He was despised and forsaken of men, a man of sorrows and acquainted with grief; and like one from whom men hide their face He was despised, and we did not esteem Him. Isaiah 53:3 NASB
Despised and forsaken – In Messiah Journal, Special Supplement of 2011, Steven Lancaster and James Monson examine the Isaiah scroll found among the Dead Sea scrolls. They discover that some traditionally interpreted passages which rely on the much later Masoretic text are not the same in this much older Isaiah scroll. Their discussion of the entire “servant song” of Isaiah 52 and 53 requires more than 60 pages of detailed analysis, but one passage in particular should catch our attention. It is the verse above, the well-known and often repeated passage about the rejection of the Messiah. Lancaster and Monson demonstrate that the older text (and therefore most likely the more accurate one) does not include the idea of the Servant’s rejection, so popular among Christian musicians and story-tellers. Rather, the older text means that the servant was unremarkable and ignored (disregarded). “Rather than a sense of ‘scorn,’ we translate nivzeh as meaning that the exalted servant was ‘disregarded,’ i.e., that he gave no evidence of exulted status. Moreover, to those who knew him, he was chadal ishim, ‘lacking the importance of me.’ This interpretation of the Hebrew, while perhaps troubling to those emotionally attached to the traditional translation, fits the context of this opening division of the son far better and sets this statement within that context, for indeed the community ‘gave him no thought!’”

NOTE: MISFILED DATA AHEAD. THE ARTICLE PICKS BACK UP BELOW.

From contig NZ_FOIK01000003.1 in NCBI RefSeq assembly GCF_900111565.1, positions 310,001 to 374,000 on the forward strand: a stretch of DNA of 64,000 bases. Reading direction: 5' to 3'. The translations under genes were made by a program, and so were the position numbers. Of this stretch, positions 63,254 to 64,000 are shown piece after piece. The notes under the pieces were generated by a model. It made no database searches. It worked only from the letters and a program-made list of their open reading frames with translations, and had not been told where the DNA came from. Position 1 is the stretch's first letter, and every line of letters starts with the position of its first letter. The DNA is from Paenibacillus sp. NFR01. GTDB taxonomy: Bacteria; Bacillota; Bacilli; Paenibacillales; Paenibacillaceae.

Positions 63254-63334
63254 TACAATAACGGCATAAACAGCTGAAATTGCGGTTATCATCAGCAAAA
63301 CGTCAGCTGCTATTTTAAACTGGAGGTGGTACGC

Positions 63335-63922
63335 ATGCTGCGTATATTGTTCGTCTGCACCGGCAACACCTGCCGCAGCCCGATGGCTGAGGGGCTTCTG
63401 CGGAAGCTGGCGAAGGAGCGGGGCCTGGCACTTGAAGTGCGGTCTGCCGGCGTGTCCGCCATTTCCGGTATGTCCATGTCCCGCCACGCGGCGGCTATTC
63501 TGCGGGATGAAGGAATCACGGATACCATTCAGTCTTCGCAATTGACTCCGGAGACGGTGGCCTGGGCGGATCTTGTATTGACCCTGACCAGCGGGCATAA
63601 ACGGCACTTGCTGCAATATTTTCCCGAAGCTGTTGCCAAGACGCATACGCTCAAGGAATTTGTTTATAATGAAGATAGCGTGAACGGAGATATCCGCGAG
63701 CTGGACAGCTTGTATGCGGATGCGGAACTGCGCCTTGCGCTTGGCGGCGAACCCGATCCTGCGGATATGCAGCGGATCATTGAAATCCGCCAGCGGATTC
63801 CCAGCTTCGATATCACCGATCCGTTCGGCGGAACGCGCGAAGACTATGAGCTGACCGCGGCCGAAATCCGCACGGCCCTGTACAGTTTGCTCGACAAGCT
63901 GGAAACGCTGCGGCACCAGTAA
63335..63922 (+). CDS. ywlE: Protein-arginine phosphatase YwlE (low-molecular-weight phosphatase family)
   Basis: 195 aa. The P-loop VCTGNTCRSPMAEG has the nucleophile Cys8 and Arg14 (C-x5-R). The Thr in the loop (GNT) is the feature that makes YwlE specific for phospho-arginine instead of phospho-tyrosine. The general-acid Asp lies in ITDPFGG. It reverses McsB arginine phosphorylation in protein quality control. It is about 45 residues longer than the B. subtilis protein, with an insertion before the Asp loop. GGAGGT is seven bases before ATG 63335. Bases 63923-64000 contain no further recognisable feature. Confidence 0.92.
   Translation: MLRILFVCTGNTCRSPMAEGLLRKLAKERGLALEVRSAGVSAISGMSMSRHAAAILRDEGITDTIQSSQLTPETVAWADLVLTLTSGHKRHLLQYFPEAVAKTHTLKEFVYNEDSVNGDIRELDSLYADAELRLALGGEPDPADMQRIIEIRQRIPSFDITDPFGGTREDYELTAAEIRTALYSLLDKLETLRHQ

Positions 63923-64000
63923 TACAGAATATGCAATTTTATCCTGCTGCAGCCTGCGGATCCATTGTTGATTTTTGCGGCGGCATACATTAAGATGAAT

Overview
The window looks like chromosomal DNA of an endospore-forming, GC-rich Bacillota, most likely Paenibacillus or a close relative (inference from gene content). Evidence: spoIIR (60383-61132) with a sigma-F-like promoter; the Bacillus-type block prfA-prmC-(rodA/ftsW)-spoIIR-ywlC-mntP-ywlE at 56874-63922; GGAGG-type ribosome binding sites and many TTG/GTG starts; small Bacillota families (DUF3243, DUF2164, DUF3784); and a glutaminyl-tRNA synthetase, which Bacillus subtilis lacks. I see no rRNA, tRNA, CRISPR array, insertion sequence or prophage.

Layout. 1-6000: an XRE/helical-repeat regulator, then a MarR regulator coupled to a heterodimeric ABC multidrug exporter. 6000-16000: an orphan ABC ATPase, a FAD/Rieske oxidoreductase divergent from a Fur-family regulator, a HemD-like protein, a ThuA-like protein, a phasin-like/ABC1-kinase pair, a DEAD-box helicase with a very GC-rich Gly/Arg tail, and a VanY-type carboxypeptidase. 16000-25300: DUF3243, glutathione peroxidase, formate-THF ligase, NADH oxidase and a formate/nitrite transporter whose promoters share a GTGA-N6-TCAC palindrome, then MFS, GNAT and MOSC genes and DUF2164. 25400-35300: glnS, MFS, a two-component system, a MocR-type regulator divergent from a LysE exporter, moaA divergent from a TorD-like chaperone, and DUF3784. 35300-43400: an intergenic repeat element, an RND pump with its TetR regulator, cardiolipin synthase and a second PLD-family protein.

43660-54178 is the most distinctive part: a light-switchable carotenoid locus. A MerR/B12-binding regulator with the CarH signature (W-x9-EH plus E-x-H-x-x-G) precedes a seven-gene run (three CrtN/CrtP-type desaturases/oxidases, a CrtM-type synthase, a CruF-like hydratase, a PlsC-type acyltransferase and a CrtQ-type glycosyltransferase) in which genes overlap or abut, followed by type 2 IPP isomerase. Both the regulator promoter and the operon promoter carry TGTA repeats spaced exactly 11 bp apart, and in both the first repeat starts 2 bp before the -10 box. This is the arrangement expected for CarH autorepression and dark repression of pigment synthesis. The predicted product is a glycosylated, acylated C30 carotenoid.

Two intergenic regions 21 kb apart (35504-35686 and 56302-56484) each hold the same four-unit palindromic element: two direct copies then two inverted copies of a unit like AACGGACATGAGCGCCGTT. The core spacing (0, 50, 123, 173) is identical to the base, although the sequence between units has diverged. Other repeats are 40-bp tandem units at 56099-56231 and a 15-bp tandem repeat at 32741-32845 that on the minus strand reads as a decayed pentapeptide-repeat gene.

The Isaiah scroll also alters the meaning of the phrase “like one from whom men hide their face.” Lancaster and Monson show that the Isaiah scroll should be translated, “as one concealing his face.” The point is that the Servant disguised his true identity, not that the people turned away from him. It is the servant, not the people, who conceals the truth. This is exactly what the gospels say about Yeshua and what Paul reiterates in 2 Corinthians 4:3-6. The Isaiah scroll makes it clear that the reason the community did not recognize the exalted status of the Servant is the result of the Servant’s deliberate concealment, not the community’s lack of spiritual insight. The scroll goes on the say “we disregarded him,” (not “we did not esteem him”), indicating that the community did not have any reason to think of him as other than an ordinary man.
Why is the radical (though it might not seem so at first) change important? Christian teaching about Jesus has focused on the sinful obstinacy of the people, claiming that anyone who had “eyes to see” should have recognized Him as the Messiah. From this position, Christian theology often asserts that the Jews were “spiritually blind,” either because of sin or because of an act of God. But the Isaiah scroll says something very different. It says that the Servant himself kept his true identity secret. Only those who diligently sought him saw the truth – and, as we know from the gospel accounts – even they lacked unmistakable evidence.
Does this change your view about why Yeshua wasn’t universally proclaimed as the Messiah by his own audience? Does it give even more meaning to his statement that only those whom the Father draws will find him? Does it alter your perception of the later Christian idea that the Jews were personally culpable? Does it give you a new view when reading the gospels?
The idea of blindness to the Messiah takes on spiritual and theological significance only when the Church begins to develop an anti-Semitic polemic. If the Isaiah scroll represents the thinking of the first century, we should not have expected anyone to exclaim, “He is the Messiah!” No wonder Yeshua can say to Peter, “Flesh and blood did not reveal this to you” (Matthew 16:17).
Now do you see?
Topical Index: Isaiah 53:3, despised, forsaken, esteem, disregard, Matthew 16:17, Servant